Ok Finally to 2D codes.
So this was the area of MobileCampNYC2 that I was most interested in participating in. last year it was SMS marketing and talking about the Traction Platform but this year it was the area I wanted to see most what was going on.
Some interesting sessions mainly from individuals but check out people like Brian House at http://www.knifeandfork.org/ who had 2 amazing projects (and makes a living from artistic commissions and commercial consulting).
Pretty much what I did see confirmed my understanding that 2d codes are a fractured market with many different open source and private versions.
QR codes as you already know is the leading open standard. Denso who developed the technology were smart in the in the 80's they released all rights to the technology and allowed anyone to adopt this technology without patents or licensing. (in fact check out smart companies like http://www.winksite.com/ that incorporate automatic encoding into their application).
It was good to understand why the various closed/private 2d code companies felt their way was better, mainly around size of the output code (check out www.cognation.net/contact as an example QR code with a very big vcf file) and the ability to operate with older mobile camera lens .
Totally understandable however the rep from Nextcode decided to push the limits...a lot, and basically said that QR codes would never work and that the only way for widespread adoption was to for everyone to come together and agree on a standard and that the sooner everyone gave up on QR codes the better.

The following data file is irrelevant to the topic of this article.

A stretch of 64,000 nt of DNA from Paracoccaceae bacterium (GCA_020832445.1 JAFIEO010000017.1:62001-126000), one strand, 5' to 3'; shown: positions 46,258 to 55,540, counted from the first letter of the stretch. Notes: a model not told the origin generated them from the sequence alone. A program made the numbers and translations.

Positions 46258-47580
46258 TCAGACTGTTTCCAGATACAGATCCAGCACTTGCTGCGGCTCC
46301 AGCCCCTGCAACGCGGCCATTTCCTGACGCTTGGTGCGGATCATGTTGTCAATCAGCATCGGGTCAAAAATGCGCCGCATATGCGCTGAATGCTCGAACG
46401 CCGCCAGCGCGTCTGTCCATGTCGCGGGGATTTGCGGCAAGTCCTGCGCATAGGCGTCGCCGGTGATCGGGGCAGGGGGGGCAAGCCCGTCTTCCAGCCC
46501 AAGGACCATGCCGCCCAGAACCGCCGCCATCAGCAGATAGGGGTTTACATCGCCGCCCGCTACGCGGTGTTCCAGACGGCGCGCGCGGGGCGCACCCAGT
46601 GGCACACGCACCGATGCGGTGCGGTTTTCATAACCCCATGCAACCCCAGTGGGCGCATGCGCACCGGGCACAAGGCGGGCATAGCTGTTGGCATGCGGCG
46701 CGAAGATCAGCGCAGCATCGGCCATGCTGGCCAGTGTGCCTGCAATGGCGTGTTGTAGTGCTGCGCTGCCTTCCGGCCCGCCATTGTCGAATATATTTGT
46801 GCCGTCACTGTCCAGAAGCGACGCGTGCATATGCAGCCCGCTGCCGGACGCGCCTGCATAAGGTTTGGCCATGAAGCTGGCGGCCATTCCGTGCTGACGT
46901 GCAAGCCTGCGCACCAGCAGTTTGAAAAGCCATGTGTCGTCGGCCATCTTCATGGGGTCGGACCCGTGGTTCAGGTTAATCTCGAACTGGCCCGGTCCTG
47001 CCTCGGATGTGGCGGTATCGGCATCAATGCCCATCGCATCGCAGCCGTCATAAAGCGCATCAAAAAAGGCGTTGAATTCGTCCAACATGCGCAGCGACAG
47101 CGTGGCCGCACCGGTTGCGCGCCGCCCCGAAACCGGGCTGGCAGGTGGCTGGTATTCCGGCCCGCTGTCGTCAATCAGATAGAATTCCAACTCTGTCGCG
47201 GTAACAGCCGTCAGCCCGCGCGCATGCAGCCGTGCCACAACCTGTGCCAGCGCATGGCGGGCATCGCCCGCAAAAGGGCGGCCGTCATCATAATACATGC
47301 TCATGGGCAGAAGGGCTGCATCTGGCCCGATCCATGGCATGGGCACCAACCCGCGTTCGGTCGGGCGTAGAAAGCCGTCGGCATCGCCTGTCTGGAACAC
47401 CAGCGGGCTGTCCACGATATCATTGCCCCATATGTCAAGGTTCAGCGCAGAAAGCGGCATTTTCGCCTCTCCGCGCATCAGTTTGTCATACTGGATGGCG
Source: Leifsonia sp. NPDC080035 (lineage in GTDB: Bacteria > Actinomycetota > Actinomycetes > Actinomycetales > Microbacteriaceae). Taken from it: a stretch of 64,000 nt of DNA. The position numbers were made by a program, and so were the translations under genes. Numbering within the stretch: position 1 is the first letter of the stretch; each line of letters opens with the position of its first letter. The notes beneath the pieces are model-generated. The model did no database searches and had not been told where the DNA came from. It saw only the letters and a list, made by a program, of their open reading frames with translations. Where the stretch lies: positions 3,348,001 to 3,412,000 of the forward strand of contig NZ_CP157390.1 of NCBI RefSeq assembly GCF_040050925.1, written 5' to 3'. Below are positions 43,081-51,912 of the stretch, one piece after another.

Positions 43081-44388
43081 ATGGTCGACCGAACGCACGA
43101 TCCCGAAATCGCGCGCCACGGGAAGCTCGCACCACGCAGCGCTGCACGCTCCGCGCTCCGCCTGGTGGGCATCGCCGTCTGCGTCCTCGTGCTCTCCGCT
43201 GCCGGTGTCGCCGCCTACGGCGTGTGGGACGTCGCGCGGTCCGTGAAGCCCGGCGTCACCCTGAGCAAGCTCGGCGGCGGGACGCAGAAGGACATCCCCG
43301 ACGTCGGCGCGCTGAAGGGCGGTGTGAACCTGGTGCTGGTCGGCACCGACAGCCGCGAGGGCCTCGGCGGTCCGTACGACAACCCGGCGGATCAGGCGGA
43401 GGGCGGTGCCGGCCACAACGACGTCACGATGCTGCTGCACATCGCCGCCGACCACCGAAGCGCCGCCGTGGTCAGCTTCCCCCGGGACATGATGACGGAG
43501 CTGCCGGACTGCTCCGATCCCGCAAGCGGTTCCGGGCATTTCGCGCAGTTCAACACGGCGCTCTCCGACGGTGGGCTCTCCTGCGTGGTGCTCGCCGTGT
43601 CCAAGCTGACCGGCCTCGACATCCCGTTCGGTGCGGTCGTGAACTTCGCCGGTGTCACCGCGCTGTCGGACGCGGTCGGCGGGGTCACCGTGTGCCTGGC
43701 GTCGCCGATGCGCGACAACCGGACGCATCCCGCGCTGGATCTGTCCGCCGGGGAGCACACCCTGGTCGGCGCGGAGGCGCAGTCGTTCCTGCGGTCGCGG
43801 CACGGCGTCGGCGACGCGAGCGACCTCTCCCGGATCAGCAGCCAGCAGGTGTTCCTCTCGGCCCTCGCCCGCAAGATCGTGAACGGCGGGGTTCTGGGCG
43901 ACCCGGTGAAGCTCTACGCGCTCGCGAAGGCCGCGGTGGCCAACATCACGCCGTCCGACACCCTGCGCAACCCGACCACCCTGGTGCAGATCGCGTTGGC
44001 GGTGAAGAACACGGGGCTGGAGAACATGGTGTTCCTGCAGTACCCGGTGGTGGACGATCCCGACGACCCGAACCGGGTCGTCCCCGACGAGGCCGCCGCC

His comments around the reason QR codes wouldn't succeed was there needed to be a central 'clearing house'. That Nextcode was the technology to move forward with and that without this revenue stream any 2d code was doomed to fail.
Unfortunately this is where I decided to poke the bear.
As some of you know I have a long history with the Asterisk open source technology.
One of the reasons this now fantastic software is one of the most widely adopted pieces of open source software is good stewardship. Digium whilst a commercial company has been masterfully guided through it's embryonic years by Mark Spencer and now during it's growth years by Danny Windham.
The reason Asterisk has bloomed when a number of similar closed and open source technologies have failed is that from the very beginning Mark Spencer stated Digium was NOT required in order to implement Asterisk.
Yes they made money if you purchased their cards but if you used a competitors card like Sangnoma then it would work just as well. (in fact probably less than half of the 60,000 Asterisk pabx's globally use Digium cards.
By giving up this 'choke point' Digium is now responsible for a far bigger pie.